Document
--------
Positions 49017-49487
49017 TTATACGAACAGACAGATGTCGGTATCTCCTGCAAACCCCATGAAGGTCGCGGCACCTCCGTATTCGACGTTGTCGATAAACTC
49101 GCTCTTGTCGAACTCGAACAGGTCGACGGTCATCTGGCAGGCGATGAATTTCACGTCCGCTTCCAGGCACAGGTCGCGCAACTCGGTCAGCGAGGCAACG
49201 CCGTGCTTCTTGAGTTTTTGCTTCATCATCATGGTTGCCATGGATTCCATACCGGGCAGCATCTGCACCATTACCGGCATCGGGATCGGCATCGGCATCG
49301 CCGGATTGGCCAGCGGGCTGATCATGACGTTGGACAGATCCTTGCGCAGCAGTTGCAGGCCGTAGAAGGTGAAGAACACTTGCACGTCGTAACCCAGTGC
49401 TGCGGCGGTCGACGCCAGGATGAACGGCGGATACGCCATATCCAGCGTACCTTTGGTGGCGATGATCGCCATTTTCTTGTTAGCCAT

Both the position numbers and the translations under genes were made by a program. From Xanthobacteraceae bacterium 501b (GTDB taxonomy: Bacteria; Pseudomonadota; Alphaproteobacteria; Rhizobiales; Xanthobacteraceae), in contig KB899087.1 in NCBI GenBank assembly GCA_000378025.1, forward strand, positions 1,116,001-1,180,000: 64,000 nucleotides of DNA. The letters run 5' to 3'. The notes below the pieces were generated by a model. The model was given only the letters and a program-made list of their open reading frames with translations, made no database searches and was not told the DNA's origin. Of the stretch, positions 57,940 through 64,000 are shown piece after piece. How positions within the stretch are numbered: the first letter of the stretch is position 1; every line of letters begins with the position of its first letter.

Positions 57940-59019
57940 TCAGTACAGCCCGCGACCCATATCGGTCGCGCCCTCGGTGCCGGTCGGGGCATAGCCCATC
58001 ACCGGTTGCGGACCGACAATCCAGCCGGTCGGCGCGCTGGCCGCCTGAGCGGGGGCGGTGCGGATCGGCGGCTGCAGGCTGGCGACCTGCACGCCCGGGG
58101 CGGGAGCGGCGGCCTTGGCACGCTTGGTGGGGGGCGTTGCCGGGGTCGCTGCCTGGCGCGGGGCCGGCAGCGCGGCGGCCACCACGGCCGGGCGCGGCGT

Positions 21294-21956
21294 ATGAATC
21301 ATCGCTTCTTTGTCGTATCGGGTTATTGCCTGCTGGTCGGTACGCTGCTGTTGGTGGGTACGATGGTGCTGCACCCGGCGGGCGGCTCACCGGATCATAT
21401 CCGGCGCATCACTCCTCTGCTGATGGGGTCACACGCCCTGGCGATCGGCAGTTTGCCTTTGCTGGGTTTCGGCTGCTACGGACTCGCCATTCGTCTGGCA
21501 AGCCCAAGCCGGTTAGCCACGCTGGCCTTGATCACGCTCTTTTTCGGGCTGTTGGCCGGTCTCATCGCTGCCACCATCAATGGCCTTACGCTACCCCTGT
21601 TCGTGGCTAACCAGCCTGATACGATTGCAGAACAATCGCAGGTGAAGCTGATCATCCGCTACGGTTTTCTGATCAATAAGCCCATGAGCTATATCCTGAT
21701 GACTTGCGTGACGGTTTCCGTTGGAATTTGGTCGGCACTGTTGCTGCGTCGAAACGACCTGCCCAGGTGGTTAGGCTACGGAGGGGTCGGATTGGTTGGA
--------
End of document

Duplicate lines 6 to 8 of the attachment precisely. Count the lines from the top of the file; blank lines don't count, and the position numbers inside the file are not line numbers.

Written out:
49401 TGCGGCGGTCGACGCCAGGATGAACGGCGGATACGCCATATCCAGCGTACCTTTGGTGGCGATGATCGCCATTTTCTTGTTAGCCAT

Both the position numbers and the translations under genes were made by a program. From Xanthobacteraceae bacterium 501b (GTDB taxonomy: Bacteria; Pseudomonadota; Alphaproteobacteria; Rhizobiales; Xanthobacteraceae), in contig KB899087.1 in NCBI GenBank assembly GCA_000378025.1, forward strand, positions 1,116,001-1,180,000: 64,000 nucleotides of DNA. The letters run 5' to 3'. The notes below the pieces were generated by a model. The model was given only the letters and a program-made list of their open reading frames with translations, made no database searches and was not told the DNA's origin. Of the stretch, positions 57,940 through 64,000 are shown piece after piece. How positions within the stretch are numbered: the first letter of the stretch is position 1; every line of letters begins with the position of its first letter.

Positions 57940-59019